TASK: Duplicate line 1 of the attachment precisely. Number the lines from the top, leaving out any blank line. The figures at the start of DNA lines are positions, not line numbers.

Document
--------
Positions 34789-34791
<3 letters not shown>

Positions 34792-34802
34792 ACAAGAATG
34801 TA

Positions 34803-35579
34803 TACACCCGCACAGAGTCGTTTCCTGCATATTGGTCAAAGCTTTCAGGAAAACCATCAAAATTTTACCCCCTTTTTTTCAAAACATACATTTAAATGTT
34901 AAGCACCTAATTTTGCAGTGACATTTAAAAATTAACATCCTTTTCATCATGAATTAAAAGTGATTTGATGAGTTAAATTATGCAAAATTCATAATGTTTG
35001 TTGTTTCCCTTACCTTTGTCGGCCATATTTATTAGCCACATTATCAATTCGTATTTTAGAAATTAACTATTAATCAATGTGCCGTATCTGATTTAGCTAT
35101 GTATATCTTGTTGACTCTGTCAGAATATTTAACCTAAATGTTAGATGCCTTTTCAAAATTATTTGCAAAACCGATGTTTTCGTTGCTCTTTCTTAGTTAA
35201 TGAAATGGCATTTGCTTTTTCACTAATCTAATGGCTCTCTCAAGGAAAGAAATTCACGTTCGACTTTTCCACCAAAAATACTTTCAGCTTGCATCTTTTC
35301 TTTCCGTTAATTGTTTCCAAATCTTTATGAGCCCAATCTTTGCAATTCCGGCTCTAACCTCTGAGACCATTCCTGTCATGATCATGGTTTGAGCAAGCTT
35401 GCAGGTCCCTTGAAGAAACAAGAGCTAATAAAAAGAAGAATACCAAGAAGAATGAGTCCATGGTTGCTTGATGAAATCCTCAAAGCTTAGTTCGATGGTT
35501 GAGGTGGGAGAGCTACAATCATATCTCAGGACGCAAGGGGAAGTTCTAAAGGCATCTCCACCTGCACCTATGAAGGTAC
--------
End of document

Positions 34789-34791